Integer-valued function

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The floor function on real numbers. Its discontinuities are pictured with white discs outlines with blue circles.

In mathematics, an integer-valued function is a function whose values are integers. In other words, it is a function that assigns an integer to each member of its domain.

Floor and ceiling functions are examples of an integer-valued function of a real variable, but on real numbers and generally, on (non-disconnected) topological spaces integer-valued functions are not especially useful. Any such function on a connected space either has discontinuities or is constant. On the other hand, on discrete and other totally disconnected spaces integer-valued functions have roughly the same importance as real-valued functions have on non-discrete spaces.

Any function with natural, or non-negative integer values is a partial case of integer-valued function.

Examples[edit]

Integer-valued functions defined on the domain of all real numbers include the floor and ceiling functions, the Dirichlet function, the sign function and the Heaviside step function (except possibly at 0).

Integer-valued functions defined on the domain of non-negative real numbers include the integer square root function and the prime-counting function.

Algebraic properties[edit]

On an arbitrary set X, integer-valued functions form a ring with pointwise operations of addition and multiplication, and also an algebra over the ring Z of integers. Since the latter is an ordered ring, the functions form a partially ordered ring:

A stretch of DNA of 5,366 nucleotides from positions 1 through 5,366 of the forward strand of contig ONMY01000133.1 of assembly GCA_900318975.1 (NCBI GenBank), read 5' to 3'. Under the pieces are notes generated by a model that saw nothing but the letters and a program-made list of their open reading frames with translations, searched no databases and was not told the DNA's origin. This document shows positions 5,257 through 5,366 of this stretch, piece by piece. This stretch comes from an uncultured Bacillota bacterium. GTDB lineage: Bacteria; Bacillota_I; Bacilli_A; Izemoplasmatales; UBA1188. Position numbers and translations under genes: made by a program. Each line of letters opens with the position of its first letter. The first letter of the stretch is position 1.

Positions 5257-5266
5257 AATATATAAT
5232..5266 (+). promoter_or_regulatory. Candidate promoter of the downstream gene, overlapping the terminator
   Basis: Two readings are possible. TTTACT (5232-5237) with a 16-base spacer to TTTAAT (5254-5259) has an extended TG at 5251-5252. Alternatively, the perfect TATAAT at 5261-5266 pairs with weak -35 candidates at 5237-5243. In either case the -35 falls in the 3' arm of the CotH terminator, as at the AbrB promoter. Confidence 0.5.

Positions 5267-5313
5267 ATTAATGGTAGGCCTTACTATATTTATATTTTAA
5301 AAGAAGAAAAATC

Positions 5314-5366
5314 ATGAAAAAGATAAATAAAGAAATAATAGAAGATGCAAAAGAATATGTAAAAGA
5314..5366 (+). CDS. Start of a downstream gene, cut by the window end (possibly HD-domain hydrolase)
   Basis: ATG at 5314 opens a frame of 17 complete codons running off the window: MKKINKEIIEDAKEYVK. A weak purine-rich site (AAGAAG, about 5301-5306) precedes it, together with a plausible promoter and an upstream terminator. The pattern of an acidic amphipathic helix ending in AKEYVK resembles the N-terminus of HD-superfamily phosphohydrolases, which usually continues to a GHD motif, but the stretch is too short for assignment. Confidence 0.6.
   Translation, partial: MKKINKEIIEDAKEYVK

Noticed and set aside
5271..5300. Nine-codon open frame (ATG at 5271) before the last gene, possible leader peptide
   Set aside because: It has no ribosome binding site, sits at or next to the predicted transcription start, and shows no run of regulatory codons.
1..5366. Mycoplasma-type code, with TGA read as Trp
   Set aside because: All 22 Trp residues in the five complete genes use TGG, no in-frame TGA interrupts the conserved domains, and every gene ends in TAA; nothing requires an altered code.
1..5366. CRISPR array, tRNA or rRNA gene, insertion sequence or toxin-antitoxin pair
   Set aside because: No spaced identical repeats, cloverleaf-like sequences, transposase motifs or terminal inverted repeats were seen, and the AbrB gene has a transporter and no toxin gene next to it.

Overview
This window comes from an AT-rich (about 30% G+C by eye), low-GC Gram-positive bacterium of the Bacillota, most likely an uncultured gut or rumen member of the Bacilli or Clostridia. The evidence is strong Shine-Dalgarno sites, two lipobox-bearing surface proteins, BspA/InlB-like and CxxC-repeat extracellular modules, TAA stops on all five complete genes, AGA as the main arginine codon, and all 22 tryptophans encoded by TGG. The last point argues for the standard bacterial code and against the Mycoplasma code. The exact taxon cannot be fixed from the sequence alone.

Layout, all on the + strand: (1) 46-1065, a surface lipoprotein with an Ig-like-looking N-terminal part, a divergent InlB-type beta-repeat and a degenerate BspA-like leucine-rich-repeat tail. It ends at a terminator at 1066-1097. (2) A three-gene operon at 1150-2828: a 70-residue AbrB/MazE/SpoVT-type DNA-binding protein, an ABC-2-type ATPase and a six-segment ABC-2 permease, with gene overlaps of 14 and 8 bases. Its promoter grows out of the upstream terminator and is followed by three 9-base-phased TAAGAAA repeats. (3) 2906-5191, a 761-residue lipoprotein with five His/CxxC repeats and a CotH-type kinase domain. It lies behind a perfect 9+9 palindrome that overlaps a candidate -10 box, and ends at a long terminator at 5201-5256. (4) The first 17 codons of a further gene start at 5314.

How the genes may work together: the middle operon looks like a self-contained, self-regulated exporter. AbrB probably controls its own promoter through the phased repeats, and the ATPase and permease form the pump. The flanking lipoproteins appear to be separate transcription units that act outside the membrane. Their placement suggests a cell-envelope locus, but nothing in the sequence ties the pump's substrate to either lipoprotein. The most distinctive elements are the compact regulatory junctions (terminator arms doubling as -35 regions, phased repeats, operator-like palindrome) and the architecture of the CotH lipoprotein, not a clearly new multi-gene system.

f \le g \quad\iff\quad \forall x: f(x) \le g(x).

Uses[edit]

Graph theory and algebra[edit]

Integer-valued functions are ubiquitous in graph theory. They also have similar uses in geometric group theory, where length function represents the concept of norm, and word metric represents the concept of metric.

Integer-valued polynomials are important in ring theory.

Mathematical logic and computability theory[edit]

In mathematical logic such concepts as a primitive recursive function and a μ-recursive function represent integer-valued functions of several natural variables or, in other words, functions on Nn. Gödel numbering, defined on well-formed formulae of some formal language, is a natural-valued function.

Computability theory is essentially based on natural numbers and natural (or integer) functions on them.

Number theory[edit]

In number theory, many arithmetic functions are integer-valued.

Computer science[edit]

In computer programming many functions return values of integer type due to simplicity of implementation.

See also[edit]